Cortisol is commonly referred to as our stress hormone. It is produced when we face a real or perceived stressor. Cortisol is the hormone that allows glucose to be released from our cells so it can power the heart and muscles to take action. Traditionally that meant running from a sabre tooth tiger or surviving famine. Nowadays however with increased stress, comes increased cortisol and consequently issues with blood sugar levels, blood pressure, metabolism and inflammation.
However cortisol isn’t all bad, we need a spike of it in the morning to help wake us up. It helps clear waste that our body produced in the night and helps our body control our blood sugar levels. Some common signs of a cortisol imbalance include low energy in the day, finding it difficult to calm down, inability to shift excess weight, craving sweet foods and feeling forgetful – to name a few. So how can you balance your cortisol?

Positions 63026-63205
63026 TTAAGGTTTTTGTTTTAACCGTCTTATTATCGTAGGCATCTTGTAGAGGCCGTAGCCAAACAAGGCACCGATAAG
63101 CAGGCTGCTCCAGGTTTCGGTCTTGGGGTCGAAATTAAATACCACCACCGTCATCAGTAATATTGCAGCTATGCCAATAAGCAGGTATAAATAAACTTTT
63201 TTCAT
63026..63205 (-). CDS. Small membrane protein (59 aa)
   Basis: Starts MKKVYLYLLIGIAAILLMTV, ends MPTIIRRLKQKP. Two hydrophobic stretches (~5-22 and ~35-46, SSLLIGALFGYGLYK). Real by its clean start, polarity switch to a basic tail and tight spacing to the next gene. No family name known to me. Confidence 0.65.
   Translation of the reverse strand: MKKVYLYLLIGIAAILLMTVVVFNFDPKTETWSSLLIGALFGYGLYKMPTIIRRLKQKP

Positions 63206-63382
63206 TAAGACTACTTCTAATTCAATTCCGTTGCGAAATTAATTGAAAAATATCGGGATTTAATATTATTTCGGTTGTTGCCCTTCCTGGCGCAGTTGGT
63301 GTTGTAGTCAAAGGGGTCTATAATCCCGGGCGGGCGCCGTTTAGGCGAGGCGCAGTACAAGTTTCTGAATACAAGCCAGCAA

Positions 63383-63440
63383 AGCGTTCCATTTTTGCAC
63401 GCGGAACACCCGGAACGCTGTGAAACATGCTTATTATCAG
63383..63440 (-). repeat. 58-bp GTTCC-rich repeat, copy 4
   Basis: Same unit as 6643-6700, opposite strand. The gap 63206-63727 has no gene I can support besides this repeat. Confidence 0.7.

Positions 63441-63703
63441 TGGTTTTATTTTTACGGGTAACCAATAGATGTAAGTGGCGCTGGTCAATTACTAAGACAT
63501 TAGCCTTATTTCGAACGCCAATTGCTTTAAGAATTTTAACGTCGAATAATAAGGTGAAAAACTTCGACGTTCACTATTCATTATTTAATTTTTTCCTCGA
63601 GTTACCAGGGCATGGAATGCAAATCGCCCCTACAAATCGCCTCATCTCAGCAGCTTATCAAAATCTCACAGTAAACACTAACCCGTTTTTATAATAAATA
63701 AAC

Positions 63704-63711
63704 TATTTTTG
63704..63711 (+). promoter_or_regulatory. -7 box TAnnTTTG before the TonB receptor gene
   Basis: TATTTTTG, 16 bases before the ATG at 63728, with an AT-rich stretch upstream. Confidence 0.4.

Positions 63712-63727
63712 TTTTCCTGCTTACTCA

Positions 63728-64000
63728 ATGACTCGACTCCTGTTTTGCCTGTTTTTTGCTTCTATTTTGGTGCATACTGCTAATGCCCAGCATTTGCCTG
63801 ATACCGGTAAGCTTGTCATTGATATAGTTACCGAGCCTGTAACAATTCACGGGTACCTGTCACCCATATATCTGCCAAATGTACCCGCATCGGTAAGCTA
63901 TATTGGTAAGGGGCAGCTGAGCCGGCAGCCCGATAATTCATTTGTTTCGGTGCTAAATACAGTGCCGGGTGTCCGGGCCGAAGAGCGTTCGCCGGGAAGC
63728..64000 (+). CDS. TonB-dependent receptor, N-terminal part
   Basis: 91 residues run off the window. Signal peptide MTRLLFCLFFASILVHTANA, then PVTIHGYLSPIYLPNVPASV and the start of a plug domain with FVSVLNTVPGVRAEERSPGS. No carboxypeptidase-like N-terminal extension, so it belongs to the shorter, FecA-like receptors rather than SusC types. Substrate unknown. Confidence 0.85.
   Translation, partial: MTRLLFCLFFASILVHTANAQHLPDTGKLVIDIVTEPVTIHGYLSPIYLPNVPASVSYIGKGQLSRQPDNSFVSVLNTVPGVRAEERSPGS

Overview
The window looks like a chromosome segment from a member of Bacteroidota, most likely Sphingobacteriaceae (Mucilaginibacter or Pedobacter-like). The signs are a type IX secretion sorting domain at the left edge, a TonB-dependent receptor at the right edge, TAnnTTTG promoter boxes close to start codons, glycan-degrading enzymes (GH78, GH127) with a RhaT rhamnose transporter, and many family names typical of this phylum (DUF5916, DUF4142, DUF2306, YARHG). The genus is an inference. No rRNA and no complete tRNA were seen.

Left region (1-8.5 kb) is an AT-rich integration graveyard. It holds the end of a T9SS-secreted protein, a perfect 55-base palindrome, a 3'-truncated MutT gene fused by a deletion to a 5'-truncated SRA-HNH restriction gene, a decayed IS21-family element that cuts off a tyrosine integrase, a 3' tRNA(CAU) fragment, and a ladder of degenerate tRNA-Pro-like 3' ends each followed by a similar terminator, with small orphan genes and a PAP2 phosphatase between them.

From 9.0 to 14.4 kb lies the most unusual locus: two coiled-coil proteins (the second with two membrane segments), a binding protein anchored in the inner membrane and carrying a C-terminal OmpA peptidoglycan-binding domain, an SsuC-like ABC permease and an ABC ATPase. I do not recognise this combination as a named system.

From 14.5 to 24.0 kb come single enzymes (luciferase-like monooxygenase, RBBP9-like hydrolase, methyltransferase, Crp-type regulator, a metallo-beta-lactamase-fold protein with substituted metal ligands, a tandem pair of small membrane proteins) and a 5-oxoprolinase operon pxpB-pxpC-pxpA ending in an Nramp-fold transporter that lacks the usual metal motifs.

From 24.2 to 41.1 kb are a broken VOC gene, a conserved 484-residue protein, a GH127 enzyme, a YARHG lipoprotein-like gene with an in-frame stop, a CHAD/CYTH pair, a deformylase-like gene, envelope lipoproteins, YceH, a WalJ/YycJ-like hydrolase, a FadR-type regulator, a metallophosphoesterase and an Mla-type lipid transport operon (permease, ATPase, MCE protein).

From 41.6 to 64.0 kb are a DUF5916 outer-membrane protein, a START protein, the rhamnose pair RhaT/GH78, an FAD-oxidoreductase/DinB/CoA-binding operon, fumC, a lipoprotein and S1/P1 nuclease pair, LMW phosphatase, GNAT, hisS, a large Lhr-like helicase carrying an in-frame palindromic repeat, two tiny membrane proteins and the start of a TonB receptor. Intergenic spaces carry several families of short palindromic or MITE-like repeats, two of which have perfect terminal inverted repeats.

Identify the major sources of stress in your life and take action to reduce their effect on you. Making these changes will take time, but as long as you are aware of them you will be able to start making small shifts. Reducing stress can also be a fun experience, one study found that cortisol levels decreased in response to laughter.
Sleep deprivation has been linked to increased cortisol levels. Get into a nightly sleep routine, making sleep a priority will give your body a chance to rest as well as the energy to take on the day ahead without being exhausted.
Some gentle exercise a few times a week can boost your mood and aid in a good nights sleep. It is important to know that intense exercise can also trigger an increase in cortisol due to the increased stress that the exercise places on the body.